Having grown up with books of photographs – both ‘official’ family albums and my own personal ones filled with snaps of me and my friends – I am appalled that 87% of 18 to 24 year olds have never used one. I recently stumbled across my own albums from secondary school and university and it brought alive so many memories, things I’d forgotten in the 15 years since I graduated, and it wasn’t just the actual moments that were captured that came flooding back. Seeing a favourite old dress brought back memories from other nights out. When I showed my old school friend she, like me, pored over every shot, devouring the details, each of which provoked separate anecdotes, stories and observations.

In all, there were probably a hundred photos to look through. How will that scenario unfold in another 15 years’ time though? Will one friend say to another, ‘let’s look back over our school and university pictures on my computer… there’s only 5,000 of them to go through’!

People also argue that sending someone an image in an email or a text message is the same as giving them a physical photo, but it just isn’t. This Christmas I sent my husband’s aunt some prints taken at her son’s wedding, which included one of me and my husband with his two older brothers and their wives. To my surprise and delight she rang the minute she received them and said that she had never had a photo of us all together – and that as her older brother, my husband’s father, was no longer with us it was simply the best Christmas present anyone could have given her. With the photos on display, she felt she now had us all close by.

Would an emailed image or a link to an online photo-sharing site have generated such happiness? I think not.

One of the most worrying side effects of this trend for storing our images solely on our laptops and phones is the number of people who don’t create back up files. In fact, 38% of camera owners admit to failing to copy snaps from their PC to another device. In an instant, these visual records of our past could be gone forever, thanks to a virus or software or hardware failure. I will always remember my friend being devastated when her home computer ‘died’… and on it were stored the only copies of every photo taken of the first year of her baby boy’s life. Thankfully, a specialist firm managed to salvage all but a few, but it was a stressful and expensive lesson and she now backs up all the time.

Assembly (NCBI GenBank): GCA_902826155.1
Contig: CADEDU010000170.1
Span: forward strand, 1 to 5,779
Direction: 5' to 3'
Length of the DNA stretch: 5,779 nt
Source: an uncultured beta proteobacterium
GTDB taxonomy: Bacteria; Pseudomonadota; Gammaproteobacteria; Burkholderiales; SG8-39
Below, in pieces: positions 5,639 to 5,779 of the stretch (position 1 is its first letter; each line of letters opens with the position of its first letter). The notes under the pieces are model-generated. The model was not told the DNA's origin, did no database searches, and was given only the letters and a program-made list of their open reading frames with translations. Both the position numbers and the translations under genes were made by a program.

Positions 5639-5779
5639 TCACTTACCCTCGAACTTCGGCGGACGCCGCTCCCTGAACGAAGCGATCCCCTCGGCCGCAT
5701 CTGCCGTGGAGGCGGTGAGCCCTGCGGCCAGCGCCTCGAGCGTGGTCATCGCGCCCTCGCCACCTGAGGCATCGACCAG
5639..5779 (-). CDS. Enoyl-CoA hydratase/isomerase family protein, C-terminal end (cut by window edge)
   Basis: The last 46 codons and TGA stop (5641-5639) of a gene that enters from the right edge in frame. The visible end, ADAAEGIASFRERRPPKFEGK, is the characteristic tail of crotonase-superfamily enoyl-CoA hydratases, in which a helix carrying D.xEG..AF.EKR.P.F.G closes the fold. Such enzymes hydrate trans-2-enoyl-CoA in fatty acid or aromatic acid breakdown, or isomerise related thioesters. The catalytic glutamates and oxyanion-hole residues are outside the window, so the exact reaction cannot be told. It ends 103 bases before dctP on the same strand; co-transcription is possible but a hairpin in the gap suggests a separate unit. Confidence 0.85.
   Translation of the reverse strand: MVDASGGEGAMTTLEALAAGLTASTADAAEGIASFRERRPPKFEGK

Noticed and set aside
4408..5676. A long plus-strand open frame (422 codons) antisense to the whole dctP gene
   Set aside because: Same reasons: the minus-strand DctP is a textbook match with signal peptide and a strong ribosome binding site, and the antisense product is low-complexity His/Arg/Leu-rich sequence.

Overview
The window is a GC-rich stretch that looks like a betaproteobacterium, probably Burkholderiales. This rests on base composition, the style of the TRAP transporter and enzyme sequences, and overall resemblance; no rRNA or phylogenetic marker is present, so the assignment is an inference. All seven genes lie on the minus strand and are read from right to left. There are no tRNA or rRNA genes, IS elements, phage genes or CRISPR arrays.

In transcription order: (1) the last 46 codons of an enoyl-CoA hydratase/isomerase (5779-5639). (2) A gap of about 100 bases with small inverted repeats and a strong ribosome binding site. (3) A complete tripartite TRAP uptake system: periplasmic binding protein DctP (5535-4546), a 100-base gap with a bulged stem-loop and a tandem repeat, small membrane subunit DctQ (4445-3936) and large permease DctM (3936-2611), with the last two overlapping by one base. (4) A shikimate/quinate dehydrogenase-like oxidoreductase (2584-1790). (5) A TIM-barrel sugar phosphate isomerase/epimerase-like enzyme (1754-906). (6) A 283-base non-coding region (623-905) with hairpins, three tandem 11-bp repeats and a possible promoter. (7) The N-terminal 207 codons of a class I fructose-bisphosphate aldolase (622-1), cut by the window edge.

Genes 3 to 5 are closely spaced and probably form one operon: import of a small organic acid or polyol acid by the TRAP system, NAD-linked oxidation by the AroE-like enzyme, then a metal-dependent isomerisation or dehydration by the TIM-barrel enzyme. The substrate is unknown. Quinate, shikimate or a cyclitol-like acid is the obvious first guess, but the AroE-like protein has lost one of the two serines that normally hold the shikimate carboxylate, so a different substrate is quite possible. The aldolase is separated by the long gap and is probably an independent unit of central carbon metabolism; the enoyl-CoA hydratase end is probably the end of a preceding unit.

Admittedly, if a family photo album were to be lost, only those old images of which there were negatives of could be replaced. However, one of the other rituals that families once shared was to give other family members copies of photos for their own album, so even if a negative doesn’t exist a bit of digging might reveal that a relative has a copy of the same print.

While I don’t do it all the time, I love looking back at albums. Photos offer us such a priceless window into our own and our loved ones’ history, especially when memory alone struggles to recollect an event fully. For that reason I will always have an album ‘on the go’ and I encourage you to do the same, if not for yourselves then for your children, grandchildren and your grandchildren’s children, so that they can know something of the lives of those that went before them. They’ll be grateful. Inheriting a few books of pictures of the past has to be infinitely preferable to acquiring an out-of-date laptop on which are stored thousands of unorganised images.

In our quest for instant pleasure many things are being casually discarded with no appreciation of the consequences – don’t let a visual record of your family’s history be one of them.